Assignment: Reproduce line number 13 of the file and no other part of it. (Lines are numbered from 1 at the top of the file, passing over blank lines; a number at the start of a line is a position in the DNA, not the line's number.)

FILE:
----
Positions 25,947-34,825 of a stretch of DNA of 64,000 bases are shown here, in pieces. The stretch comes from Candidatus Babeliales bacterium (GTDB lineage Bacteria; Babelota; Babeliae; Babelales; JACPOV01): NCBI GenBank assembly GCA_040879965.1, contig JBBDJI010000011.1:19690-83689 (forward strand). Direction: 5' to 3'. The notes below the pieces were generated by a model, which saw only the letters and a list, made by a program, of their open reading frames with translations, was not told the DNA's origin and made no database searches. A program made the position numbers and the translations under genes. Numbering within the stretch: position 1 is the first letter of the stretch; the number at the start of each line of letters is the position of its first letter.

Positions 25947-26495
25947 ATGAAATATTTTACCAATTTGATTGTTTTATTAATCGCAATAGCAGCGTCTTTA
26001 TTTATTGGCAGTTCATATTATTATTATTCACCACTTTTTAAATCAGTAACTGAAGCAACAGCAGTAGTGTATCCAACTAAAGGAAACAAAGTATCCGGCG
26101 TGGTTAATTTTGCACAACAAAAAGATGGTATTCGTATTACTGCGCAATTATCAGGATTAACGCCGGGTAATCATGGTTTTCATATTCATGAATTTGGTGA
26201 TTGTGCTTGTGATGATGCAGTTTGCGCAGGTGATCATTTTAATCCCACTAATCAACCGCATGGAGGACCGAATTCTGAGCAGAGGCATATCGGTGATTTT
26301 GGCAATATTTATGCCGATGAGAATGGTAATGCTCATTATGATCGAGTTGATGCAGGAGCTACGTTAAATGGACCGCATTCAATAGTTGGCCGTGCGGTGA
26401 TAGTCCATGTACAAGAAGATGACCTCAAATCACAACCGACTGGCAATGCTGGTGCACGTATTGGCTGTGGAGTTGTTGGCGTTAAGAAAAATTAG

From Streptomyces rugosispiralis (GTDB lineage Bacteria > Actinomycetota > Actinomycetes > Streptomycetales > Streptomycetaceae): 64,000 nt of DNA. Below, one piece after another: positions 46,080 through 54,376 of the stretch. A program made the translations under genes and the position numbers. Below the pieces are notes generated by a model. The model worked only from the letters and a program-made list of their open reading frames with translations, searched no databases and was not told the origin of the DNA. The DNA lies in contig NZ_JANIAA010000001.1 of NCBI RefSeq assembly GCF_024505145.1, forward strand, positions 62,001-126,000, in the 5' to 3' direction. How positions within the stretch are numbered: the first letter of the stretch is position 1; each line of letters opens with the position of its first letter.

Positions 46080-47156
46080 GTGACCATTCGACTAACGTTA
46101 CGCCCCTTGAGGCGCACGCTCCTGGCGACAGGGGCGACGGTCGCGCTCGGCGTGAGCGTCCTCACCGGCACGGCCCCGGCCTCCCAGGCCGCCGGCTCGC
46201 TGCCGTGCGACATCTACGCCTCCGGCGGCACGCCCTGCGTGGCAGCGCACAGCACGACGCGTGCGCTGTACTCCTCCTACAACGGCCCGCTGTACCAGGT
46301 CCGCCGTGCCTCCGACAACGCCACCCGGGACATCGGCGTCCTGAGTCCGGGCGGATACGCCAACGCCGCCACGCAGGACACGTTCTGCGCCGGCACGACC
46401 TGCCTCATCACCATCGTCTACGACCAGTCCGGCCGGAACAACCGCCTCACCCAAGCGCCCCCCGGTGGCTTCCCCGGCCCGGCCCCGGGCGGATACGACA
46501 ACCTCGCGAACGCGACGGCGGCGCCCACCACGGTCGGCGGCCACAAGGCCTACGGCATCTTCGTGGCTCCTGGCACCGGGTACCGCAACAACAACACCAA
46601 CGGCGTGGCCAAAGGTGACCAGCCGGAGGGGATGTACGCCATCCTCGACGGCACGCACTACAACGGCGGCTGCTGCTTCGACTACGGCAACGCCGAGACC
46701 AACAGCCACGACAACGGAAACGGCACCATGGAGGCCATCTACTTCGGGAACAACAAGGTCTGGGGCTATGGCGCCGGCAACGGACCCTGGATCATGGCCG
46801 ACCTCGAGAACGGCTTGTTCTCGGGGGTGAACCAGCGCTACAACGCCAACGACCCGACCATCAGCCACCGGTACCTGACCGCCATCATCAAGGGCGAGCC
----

46201 TGCCGTGCGACATCTACGCCTCCGGCGGCACGCCCTGCGTGGCAGCGCACAGCACGACGCGTGCGCTGTACTCCTCCTACAACGGCCCGCTGTACCAGGT